At least that was the way it came across to us here, cater-cornerwise. Pulled together, the brothers gunned a U-ey away from the Liquor/Deli red zone across Divisadero, swinging away too fast and wide around on Chestnut Street. That spooked an already jumpy outbound cab driver, hustling over to grab a fare, who veered his green Ford taxi into the crosswalk, barely clipping a stooped geezer and his castered walker timorously negotiating Diviz. Who in turn glanced off a 30 Stockton trolley bus wheeling left into the intersection, tipping over in thrombotic fright. Amid the resulting ruckus and confusion from this case of crosswalk chicken gone wrong, bloods’ smokebomb Trooper shot up Chestnut, possibly makin’ for Doyle Drive and the GGB, aimin toward a DWB.

          Given the decibel level of the subwoofered Tupac into Mistah F.A.B., their SUV could very well have tuned out the unfolding mishap altogether: So don’t hate on us, man—had nuthin’ but love for the ol’ dude; sittin’ a little lower, ridin’ a little faster, hunred dollar millionaires—betting the sports book, laying points, dropping a dime on underlying motives and mitigating circumstances—everybody out mah face. That was simply how they rolled now, wasn’t it…

          “Good thing those thugs didn’t deck him square ,” said a corner building manager, who’d been sweeping his driveway, dropping everything to assist the old man.

          “They woulda dragged the ol’ coot a coupla blocks, given halfa chance,” said the stunned Arab cabbie, who had joined the Latino super in lifting the crumpled, petrified pensioner by his armpits.

          “Anybody get the license number of that clown car,” asked the MUNI driver, cell phoning his union rep—bus double-parked, its rear tire chocked with a yellow wedgie, several doors down Chestnut.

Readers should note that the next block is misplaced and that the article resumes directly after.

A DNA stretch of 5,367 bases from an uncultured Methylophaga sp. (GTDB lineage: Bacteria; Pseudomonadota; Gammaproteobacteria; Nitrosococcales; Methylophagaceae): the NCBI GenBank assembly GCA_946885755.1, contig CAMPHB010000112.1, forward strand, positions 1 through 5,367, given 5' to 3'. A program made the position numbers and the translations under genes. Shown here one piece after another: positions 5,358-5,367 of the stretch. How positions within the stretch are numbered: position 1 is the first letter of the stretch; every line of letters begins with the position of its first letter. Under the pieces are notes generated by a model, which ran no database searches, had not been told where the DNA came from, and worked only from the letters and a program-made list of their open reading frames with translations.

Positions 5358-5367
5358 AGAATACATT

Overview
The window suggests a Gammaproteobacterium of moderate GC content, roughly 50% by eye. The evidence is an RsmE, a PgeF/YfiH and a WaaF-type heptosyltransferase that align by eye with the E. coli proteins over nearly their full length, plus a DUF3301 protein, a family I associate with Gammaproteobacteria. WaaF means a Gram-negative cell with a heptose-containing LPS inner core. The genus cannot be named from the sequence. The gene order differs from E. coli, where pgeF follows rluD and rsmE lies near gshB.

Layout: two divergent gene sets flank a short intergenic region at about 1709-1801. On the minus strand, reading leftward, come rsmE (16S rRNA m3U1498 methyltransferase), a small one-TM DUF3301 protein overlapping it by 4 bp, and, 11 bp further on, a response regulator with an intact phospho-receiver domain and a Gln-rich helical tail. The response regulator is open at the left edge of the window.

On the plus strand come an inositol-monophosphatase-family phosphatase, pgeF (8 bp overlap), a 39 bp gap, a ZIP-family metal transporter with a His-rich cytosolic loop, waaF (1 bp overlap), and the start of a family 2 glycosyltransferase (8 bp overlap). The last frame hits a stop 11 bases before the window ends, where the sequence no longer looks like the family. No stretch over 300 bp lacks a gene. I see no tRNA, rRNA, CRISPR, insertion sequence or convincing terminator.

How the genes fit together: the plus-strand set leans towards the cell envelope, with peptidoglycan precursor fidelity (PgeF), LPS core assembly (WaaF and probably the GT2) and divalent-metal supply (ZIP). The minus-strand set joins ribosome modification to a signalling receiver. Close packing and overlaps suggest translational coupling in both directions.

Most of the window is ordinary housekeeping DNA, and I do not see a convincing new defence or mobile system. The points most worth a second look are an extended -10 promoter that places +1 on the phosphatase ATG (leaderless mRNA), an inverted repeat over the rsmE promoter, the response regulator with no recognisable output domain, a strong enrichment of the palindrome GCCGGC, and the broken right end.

“Plate was bent, shaded over,” I gasped, attempting to untangle, straighten the wheels of the elderly man’s walker, shaken by the sudden twist of metal, if not crack of pelvic and hipbones.

          “Looked to be some sort of temporary permit,” Reese Paulen said, as he collected together the contents of an undone tummy pack, then helped the cabbie dust off its bedazed owner. “Honestly, must be brutal being an old timer in this new age kind of town.”

          “Or just being a pedestrian,” I muttered, setting the walker aside in frustration, further rattled by the realization that the stricken man reminded me some of Abe Friedland, that grievously wounded grocer up Chestnut at Van Ness I’d aided way back in the day, bless his dear, departed soul.

          By then, sirens had converged: Two SFPD black and whites screeching into the intersection from opposite directions, a rescue squad ambulance splitting the seam on Chestnut, fire department engine company not far behind. The whole scene left doc and me stunned beyond all reason—our appetites draining like bladders at a stadium urinal. Two middle-aged white guys standing curbside, our heads swiveling to the squelching crosstalk of emergency radios. Paramedics loaded the moaning oldster onto a stretcher, into the red and gold van, then raced away, siren blaring Code 3 toward SF General Hospital.

          We standbys just held our ears, hoping against hope for the codger—another frail scuffler taken down by heavy breathing traffic. The building manager folded up that mangled walker, planning to hold it until the Marina senior got back on his feet. Patrolmen were scribbling witness accounts, checking their squad car computer databases, measuring any skidmarks, chalking a crosswalk body trace in fetal position, just in case. Sideswipes, collisions, chain reaction: Just when I was about to take up with the CU alum deflection. What did she know about him—chrissake, maybe even about him and that little one? What was I missing here…